Minimal distortion

When photographing a building, it’s important that it’s accurately represented, as opposed to forming an artistic impression. While architectural photography can be beautiful and creative, it must also be true to the real-life form. 

Distortion is an optical aberration, where straight lines can appear bendy. A certain degree of distortion can be inevitable due to the curve of a lens, and in more abstract photography it’s useful as an effect. But excessive distortion doesn’t make for a good architectural photo. 

A professional property photographer will always carry a large range of lenses as part of their photography toolkit and may employ the use of a rectilinear lens to ‘stretch’ the subject if distortion is occurring. Distortion may also be unrelated to the lens in use; perspective distortion can occur if the camera is too close. 

Leading lines 

Leading lines are a frequent element of good exterior architectural photography in particular. This is a technique whereby the eye is drawn to a specific point. It’s achieved by framing the shot using lines within the subject area. An example of this may be lining up the edges of a doorway, to lead the viewer’s eye toward an unusual staircase, view, or a person framed within.  

What Makes a Good Architectural Photo? ZAC and ZAC

Composition and symmetry

An interior shot will contain various elements. And unlike (in most cases) exteriors, these elements can physically be rearranged by hand. But in terms of outdoor settings, there are still many options; how the shot is framed and lined up and what is included. The arrangement of these subjects is known as composition. The photographer may choose to ensure there’s symmetry in the arrangement of objects, buildings or scenery, or they may incorporate juxtapositions. By breaking a single frame down into grid-style sections, sections of symmetry can be introduced, contributing to a more complex, yet visually pleasing whole. 

Tips from the best interior photographers 

Architectural photography encompasses both interior and exterior settings, each with its own challenges and opportunities. The best architectural photographers will always work with the end product’s intended audience and purpose at the forefront of their minds.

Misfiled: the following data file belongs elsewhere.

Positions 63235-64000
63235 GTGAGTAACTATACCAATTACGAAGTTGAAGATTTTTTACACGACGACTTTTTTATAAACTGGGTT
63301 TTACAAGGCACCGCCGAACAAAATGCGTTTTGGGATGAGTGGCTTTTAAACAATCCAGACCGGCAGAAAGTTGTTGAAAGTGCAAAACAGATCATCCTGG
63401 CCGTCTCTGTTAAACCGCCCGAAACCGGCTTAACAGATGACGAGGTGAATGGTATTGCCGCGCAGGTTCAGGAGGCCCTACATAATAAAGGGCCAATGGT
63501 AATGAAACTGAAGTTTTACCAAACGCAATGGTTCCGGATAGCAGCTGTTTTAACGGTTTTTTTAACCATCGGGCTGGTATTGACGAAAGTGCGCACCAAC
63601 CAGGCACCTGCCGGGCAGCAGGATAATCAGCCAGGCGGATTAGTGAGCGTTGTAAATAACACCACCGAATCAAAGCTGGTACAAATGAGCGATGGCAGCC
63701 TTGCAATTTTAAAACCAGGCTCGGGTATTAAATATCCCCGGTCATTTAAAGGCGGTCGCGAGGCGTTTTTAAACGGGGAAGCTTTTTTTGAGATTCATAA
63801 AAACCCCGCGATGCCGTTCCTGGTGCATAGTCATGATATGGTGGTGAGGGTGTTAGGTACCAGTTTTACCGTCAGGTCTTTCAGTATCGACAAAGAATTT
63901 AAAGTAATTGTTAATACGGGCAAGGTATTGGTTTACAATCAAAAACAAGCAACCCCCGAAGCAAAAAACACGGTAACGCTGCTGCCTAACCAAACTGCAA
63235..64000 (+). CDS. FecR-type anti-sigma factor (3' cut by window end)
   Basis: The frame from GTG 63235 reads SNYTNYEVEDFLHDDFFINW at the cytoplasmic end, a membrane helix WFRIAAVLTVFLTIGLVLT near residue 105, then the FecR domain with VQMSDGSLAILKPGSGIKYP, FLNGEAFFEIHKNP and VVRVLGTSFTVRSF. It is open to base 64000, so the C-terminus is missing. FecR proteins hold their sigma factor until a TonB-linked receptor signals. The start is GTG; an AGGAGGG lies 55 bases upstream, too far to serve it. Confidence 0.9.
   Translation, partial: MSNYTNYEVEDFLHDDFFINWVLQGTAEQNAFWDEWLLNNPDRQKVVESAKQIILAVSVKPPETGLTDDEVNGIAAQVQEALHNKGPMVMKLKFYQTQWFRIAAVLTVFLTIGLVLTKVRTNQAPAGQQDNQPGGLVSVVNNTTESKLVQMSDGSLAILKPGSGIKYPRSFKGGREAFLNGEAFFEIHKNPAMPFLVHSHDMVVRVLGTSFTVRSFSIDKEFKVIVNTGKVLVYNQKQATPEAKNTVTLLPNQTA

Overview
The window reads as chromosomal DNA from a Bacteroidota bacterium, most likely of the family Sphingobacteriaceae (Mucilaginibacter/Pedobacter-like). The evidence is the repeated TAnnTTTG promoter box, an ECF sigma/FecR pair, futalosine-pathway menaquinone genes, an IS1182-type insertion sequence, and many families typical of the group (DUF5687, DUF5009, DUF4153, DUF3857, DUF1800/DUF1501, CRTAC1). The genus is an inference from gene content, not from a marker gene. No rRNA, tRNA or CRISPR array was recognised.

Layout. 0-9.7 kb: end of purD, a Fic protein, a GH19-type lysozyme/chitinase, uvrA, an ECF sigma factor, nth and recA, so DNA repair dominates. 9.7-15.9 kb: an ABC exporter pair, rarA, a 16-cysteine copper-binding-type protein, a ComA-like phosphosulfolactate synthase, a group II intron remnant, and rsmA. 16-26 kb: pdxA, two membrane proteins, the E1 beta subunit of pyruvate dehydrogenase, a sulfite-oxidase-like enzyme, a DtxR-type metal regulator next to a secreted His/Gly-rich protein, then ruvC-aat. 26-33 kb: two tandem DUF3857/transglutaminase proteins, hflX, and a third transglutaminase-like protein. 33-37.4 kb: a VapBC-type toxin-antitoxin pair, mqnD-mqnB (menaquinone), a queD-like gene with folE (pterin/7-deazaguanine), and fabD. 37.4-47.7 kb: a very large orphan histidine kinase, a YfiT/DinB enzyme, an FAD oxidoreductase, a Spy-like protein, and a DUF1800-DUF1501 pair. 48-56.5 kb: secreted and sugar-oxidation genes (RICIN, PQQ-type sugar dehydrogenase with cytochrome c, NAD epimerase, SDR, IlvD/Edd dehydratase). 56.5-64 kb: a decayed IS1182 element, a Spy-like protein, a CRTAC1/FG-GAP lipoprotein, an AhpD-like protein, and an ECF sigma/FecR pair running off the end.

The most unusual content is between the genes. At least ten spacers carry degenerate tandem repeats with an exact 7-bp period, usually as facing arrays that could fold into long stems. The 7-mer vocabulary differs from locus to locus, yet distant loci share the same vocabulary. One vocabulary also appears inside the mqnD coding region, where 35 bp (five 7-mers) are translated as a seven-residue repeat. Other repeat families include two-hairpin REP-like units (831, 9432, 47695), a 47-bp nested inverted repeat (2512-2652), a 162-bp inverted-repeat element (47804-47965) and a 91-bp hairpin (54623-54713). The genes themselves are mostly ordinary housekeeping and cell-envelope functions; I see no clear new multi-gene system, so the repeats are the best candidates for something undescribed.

Warmth and life

Bringing warmth, softness and a sense of presence to the setting is particularly relevant when shooting indoors. Often the purpose of interior shots is to bring the room – or rooms – to life, presenting an enticing, appealing and often aspirational interior. In much the same way you might dress a property for sale ahead of viewings, the best interior photographers will look for ways to bring animation to the space. If there’s a fireplace, we may light it. Animals like cats and dogs can be introduced, especially when working within a home. And having human beings in the shot is a useful way to bring perspective and a better understanding of the feelings being conveyed.

What Makes a Good Architectural Photo? ZAC and ZAC

When the photo tells a story

Bringing people into the shot also helps to tell the story of the setting. A photo can have a distinct emotional impact on the viewer, conjuring a range of feelings. And by introducing models, or real-life residents, an instant sense of humanity is introduced. This makes the space relatable, possibly even familial, imparting its purpose and helping the viewer to form a connection with it. 

Realistic styling 

While every endeavour is made to ensure the setting is attractive and presented compellingly, it’s also important to style the space in a manner that’s realistic. If the photo’s purpose is the marketing of a home, for example, it must be relatable and a focus on cosiness or family-friendliness may be the priority. The best interior photographers will work to understand the project’s audience and intention, then create imagery that’ll be in keeping with them.